The Samsung Galaxy Round, the first smartphone to feature a curved screen, has sold less than 10,000 units since its launch in early October, amid claims the South Korean company is already scaling back development on flexible displays.
Both Samsung and LG with its G Flex have invested resources into the development and production of curved displays, which are claimed to be stronger and less prone to breaking when dropped compared to regular smartphones, but reports from their native South Korea claim these projects have been put on ice.
Local news website Daum, which is part of a South Korean web portal offering news, email and messaging services, similar to Yahoo, reports Galaxy Round sales stand at less than 10,000 in the 40 days the phone has been on sale. For context, the Galaxy S4 sold ten million units during its first month.
Dominic Sunnebo, global consumer insight director for Kantar Worldpanel, told IBTimes UK: "The poor sales number for the Galaxy Round do not come as huge surprise. Consumers love product innovation, but they need to be clearly told the benefits it will bring to them before they buy in.
"Bringing out a smartphone with a curved screen shows engineering skill, but without a strong marketing message or need identified, that doesn't often translate into consumer demand."
Initialy only available in South Korea, the Galaxy Round can be bought through specialist websites in the UK for around £720.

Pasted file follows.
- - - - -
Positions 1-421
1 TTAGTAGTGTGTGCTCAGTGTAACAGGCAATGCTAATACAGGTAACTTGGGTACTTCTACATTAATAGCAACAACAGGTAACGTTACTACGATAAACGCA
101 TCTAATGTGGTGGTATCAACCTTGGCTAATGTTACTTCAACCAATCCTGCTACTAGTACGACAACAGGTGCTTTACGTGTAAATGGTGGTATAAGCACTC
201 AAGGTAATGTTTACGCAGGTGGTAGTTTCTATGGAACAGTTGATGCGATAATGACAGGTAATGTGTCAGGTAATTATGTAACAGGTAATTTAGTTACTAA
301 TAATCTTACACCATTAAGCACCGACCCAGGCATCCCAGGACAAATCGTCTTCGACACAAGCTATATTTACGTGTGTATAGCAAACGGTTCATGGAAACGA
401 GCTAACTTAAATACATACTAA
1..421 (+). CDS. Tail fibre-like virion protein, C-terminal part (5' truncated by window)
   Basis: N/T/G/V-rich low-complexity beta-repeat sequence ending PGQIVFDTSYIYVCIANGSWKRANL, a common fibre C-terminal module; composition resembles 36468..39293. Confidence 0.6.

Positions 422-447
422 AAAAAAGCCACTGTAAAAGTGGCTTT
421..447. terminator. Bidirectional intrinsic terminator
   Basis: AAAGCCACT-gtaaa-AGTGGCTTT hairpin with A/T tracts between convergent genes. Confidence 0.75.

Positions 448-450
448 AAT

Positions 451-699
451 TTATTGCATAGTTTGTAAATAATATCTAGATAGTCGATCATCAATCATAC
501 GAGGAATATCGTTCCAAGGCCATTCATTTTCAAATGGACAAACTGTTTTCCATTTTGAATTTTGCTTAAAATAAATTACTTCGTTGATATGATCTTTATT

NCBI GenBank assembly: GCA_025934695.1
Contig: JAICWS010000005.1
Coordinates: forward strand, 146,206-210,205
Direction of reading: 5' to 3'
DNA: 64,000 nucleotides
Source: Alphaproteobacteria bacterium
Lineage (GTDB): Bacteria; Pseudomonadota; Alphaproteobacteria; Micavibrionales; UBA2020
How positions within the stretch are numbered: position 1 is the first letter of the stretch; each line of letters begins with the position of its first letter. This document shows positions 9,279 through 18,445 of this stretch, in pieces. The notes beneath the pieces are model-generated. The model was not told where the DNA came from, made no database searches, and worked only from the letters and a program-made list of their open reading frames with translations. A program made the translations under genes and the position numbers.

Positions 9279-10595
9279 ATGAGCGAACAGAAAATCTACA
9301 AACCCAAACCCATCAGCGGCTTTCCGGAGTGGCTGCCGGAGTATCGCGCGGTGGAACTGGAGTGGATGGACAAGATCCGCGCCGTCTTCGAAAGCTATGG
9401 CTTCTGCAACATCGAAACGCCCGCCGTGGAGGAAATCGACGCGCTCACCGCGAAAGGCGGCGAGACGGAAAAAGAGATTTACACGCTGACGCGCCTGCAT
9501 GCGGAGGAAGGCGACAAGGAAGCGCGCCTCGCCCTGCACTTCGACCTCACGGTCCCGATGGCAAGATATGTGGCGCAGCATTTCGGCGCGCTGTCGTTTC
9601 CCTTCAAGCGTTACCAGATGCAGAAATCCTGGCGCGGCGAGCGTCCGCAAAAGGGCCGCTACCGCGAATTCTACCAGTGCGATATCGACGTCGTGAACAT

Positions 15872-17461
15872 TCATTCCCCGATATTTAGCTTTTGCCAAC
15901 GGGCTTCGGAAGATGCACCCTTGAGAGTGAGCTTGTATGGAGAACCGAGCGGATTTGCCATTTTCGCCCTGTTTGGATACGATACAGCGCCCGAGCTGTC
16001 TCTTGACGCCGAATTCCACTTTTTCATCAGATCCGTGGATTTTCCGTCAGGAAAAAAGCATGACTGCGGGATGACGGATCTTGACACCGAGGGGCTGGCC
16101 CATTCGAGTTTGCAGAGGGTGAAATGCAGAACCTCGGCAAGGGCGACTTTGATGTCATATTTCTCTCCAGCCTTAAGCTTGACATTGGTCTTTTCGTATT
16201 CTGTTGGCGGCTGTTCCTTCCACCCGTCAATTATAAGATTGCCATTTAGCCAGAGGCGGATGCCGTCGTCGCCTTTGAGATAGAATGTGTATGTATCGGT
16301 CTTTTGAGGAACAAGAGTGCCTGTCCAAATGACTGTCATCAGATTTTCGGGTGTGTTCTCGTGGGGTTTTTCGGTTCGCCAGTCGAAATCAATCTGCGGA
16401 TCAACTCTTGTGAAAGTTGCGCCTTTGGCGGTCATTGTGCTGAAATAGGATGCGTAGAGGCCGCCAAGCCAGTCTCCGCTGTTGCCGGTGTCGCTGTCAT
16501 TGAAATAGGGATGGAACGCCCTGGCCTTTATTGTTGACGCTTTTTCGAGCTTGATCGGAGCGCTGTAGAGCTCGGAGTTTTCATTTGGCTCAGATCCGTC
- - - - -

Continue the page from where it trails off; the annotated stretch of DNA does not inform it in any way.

A similar report earlier this month claimed the Samsung Galaxy Gear had sold just 50,000 units, but this was soon contradicted by company president Shin Jong-kyun, who announced the watch had sold 800,000 units in its first two months.
Samsung has told IBTimes UK it is looking into the figures quoted by Daum.
Back to square one
But the company's problems with flexible displays could run deeper than poor sales of the Galaxy Round, as a second report, from Korea IT News, claims both Samsung and LG are "completely revising their business strategies."
Citing industry sources, the report claims Samsung and LG had hoped flexible screens "would attract customers," but instead development of the technology "has moved back to square one to reexamine their R&D and mass-production investment strategies."
The sources believe Samsung will continue to implement the mass production of flexible displays next year, but "as cautiously as possible."
Samsung had originally planned to increase its development of flexible displays to be on par with that of regular screens, before shifting to preferentially produce the newer technology - but this will no longer happen, at least for now.
To its credit, Samsung has taken the smartphone with a curved display from experimental prototype to mass production in just a couple of years, proving that, physically and technologically, the concept works. But as Sunnebo said, the company will need to convince consumers that curved displays are better, and offer a compelling reason to buy them, before the technology widely tipped to be the must-have smartphone feature for 2014 disappears into obscurity.